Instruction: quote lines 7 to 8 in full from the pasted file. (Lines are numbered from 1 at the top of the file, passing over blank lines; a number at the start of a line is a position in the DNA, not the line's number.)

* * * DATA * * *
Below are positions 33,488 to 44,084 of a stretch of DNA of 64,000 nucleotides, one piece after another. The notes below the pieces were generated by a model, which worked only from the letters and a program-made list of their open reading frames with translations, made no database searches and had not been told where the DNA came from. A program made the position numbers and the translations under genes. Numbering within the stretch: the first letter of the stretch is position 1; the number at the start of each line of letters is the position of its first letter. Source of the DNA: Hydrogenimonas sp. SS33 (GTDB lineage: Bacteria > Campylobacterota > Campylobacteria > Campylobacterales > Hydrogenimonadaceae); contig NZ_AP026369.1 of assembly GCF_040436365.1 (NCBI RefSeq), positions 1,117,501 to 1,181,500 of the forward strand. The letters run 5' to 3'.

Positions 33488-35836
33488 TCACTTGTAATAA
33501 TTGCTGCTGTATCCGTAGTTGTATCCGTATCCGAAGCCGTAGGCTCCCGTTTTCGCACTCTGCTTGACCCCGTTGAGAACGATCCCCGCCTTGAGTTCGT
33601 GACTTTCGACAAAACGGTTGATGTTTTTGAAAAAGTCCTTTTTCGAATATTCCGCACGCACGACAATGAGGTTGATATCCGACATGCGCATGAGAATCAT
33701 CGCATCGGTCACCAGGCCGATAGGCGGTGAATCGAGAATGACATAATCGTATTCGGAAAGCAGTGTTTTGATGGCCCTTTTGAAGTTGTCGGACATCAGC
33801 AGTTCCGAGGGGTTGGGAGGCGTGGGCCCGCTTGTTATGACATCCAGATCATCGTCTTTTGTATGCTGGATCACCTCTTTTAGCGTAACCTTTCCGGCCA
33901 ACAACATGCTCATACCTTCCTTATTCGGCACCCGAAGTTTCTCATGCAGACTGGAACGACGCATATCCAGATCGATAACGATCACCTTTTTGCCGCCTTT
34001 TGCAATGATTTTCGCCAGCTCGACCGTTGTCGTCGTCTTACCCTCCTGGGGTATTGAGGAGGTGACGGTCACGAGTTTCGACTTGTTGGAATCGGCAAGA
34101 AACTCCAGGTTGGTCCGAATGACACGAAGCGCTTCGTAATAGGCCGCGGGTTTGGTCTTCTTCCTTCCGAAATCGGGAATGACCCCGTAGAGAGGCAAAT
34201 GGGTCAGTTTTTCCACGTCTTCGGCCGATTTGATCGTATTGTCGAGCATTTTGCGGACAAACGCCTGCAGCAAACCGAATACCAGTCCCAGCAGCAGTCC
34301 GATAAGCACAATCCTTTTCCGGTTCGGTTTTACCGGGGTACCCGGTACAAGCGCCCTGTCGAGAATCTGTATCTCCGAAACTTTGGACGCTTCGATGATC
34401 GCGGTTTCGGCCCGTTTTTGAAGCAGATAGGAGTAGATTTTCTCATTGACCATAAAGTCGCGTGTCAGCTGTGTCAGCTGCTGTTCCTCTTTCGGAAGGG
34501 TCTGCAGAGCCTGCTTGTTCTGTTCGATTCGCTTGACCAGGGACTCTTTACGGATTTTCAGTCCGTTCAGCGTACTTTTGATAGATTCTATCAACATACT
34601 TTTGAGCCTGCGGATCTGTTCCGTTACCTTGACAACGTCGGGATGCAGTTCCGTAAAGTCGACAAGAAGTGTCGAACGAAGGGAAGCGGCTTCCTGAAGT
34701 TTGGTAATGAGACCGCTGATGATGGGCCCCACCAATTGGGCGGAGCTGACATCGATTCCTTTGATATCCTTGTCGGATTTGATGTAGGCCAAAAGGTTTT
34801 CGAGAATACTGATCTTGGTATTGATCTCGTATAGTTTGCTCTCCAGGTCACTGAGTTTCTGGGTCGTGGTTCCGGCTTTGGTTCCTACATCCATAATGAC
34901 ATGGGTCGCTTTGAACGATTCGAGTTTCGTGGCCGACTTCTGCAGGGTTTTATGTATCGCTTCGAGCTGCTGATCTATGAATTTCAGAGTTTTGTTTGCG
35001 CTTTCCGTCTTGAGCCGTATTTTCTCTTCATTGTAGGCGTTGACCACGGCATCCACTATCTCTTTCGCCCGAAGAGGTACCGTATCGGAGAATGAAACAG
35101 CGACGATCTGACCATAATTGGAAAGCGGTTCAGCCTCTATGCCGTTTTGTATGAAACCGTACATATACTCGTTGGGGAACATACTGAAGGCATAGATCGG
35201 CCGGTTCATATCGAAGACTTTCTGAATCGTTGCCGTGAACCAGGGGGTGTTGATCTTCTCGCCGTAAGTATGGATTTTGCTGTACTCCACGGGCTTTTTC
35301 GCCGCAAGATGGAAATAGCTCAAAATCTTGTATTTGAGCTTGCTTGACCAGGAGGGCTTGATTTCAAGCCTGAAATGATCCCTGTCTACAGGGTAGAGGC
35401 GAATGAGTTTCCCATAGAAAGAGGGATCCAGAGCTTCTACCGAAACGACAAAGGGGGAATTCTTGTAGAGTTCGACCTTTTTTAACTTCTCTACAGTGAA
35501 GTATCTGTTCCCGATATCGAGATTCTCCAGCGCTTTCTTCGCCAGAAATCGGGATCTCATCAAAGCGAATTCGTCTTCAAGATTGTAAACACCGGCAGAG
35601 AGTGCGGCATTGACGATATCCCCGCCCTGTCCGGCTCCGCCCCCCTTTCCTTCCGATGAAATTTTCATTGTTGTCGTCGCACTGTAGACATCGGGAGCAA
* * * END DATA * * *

33801 AGTTCCGAGGGGTTGGGAGGCGTGGGCCCGCTTGTTATGACATCCAGATCATCGTCTTTTGTATGCTGGATCACCTCTTTTAGCGTAACCTTTCCGGCCA
33901 ACAACATGCTCATACCTTCCTTATTCGGCACCCGAAGTTTCTCATGCAGACTGGAACGACGCATATCCAGATCGATAACGATCACCTTTTTGCCGCCTTT